The next YCAPS-JUMP seminar will look at the growing prominence of coast guards in the security of Southeast Asia. Guest speaker LCDR Jay Tristan Tarriela, Philippine Coast Guard, is currently a PhD student at the National Graduate Institute for Policy Studies (GRIPS) in Tokyo, Japan. The event will be held on April 18 in Fussa, Tokyo, near Yokota Air Base.
By the turn of the twenty-first century, coast guard organizations in Southeast Asia have been emerging as the new maritime constabulary force. Malaysia, Indonesia, the Philippines, and Vietnam have established or improved their respective coast guard organizations independent of the navy. The mandates of these agencies are not limited to maritime security and law enforcement, but also includes maritime safety and marine environmental protection. While there appears to be some regional momentum behind the creation of coast guards in each country, it is worthy to note that the geographic location of these countries coincides with the Japanese sea trade route starting from the South China Sea to the Malacca Strait.
Given that these countries have existing naval forces, LCDR Tarriel poses the question: Why are coast guard organizations being developed in Southeast Asia? How did Japan influence these sovereign-sensitive countries to create and develop their coast guard organizations? In employing historical narrative, LCDR’s findings note that Japan causes the development of coast guard in Southeast Asia. Due to their pacifist constitution, their hands are tied to deploying gray ships in protecting their national interest. The utilization of the Japan Coast Guard (JCG) in 1968 for maritime safety-related projects in the Straits of Malacca and Singapore (SOMS) became the starting point for Tokyo to use its white hulls in ensuring the safety of its shipping lanes. The non-provocative image of JCG buttressed by its significant contribution in addressing navigational safety in SOMS has changed the perception of Southeast Asian towards Japan. Since then JCG’s functions have evolved; pressed by international incidents and other maritime concerns like the oil spill, piracy/sea armed robbery, and eventually the assertive behavior of China. These events have defined the phases of maritime cooperation of the JCG in the region, starting from maritime safety, the marine environmental protection, to maritime law enforcement, and finally maritime security.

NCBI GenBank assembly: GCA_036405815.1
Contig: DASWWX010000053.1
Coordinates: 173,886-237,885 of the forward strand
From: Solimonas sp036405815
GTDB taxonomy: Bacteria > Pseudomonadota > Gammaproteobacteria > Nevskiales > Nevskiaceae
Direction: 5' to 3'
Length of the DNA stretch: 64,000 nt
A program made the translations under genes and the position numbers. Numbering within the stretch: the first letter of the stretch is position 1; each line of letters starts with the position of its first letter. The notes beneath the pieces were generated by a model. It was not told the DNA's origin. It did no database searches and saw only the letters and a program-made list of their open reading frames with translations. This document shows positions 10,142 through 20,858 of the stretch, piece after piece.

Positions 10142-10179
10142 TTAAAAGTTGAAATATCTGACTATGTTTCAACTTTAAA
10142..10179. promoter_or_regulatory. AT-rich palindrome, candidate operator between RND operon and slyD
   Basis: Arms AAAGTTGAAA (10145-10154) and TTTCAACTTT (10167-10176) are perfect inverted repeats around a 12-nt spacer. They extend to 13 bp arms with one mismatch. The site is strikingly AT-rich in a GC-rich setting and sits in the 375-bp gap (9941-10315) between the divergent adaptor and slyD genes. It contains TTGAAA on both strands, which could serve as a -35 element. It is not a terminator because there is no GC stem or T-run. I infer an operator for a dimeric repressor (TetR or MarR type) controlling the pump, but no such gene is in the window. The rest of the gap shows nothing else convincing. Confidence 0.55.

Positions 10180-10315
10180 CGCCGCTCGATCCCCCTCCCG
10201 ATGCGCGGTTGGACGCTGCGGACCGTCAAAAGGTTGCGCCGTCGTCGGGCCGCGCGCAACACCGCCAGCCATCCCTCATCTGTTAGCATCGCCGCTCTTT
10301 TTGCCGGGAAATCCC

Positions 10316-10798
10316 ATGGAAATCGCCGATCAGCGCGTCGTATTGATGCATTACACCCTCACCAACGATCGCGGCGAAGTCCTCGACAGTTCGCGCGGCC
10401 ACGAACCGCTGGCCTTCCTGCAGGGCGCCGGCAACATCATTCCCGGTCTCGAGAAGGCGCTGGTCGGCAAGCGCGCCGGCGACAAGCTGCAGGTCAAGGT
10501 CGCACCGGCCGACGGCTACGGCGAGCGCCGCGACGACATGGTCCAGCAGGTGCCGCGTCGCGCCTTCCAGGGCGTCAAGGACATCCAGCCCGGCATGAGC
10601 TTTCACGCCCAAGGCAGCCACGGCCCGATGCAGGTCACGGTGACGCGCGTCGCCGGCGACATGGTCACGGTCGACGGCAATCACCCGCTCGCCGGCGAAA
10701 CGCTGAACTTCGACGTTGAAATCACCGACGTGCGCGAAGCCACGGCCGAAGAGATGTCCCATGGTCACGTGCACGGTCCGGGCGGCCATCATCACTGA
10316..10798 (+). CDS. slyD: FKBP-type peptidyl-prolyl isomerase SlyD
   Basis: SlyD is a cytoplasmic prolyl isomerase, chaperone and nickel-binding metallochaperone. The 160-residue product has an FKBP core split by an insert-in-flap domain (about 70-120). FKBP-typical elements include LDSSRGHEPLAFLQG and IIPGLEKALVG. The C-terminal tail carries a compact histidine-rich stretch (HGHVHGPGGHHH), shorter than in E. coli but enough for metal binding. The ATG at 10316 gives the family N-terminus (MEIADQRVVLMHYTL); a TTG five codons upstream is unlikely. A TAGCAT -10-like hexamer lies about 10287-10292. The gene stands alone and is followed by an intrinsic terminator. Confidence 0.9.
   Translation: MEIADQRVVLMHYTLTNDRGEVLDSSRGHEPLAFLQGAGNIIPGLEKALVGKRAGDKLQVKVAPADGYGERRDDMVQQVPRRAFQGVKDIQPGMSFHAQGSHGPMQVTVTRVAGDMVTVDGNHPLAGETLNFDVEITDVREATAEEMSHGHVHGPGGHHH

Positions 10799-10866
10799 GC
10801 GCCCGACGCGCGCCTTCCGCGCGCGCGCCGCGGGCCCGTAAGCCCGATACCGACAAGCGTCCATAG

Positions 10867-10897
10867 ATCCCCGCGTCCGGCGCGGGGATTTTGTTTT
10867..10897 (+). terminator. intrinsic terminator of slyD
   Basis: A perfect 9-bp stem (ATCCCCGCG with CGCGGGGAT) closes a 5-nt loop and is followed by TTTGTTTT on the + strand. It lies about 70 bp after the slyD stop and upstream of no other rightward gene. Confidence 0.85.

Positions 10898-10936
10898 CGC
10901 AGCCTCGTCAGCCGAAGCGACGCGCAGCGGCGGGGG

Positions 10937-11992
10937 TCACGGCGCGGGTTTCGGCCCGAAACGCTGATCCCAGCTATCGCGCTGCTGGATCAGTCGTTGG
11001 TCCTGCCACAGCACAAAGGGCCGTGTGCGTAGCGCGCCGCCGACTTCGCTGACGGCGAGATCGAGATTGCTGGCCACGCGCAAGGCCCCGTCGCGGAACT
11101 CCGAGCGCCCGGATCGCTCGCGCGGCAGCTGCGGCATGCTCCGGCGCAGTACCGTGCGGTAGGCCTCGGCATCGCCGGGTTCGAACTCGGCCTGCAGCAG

LCDR Jay Tristan Tarriela: LCDR Tarriela, Philippine Coast Guard, is currently a PhD student at the National Graduate Institute for Policy Studies (GRIPS) in Tokyo, Japan. Previously, he was assigned at the national headquarters in Manila, and performed numerous functions in different capacities, including those that involved human resources, agency budget deliberations, maritime security capability, and restructuring reforms. He attended numerous military and coast guard trainings, locally and abroad. He holds a graduate degree from the Philippine Merchant Marine Academy Graduate School, and a Master of Policy Studies from GRIPS, and the Japan Coast Guard Academy where he was part of the inaugural class of the Maritime Safety and Security Program launched jointly by both institutions in 2016.
Time: 6 p.m. (reception), 7 p.m. (seminar), April 18, 2019
Cost: Free of charge
Location: Fussa Citizen’s Hall (福生市民会館),
3rd Floor, Room #3
The Fussa Citizen’s Hall is a 6 min walk from Ushihama station (Chuo/Ome line) or free parking in the large covered garage near the corner of Route 16 and the Yokota Supply Gate. Transportation from Yokosuka will be provided for those who contact email@example.com before April 11.
RSVP: Please register on Facebook or RSVP to firstname.lastname@example.org. RSVP is not required, but helpful for organizers.
April 18, 2019 , 6:00 pm - 9:00 pm
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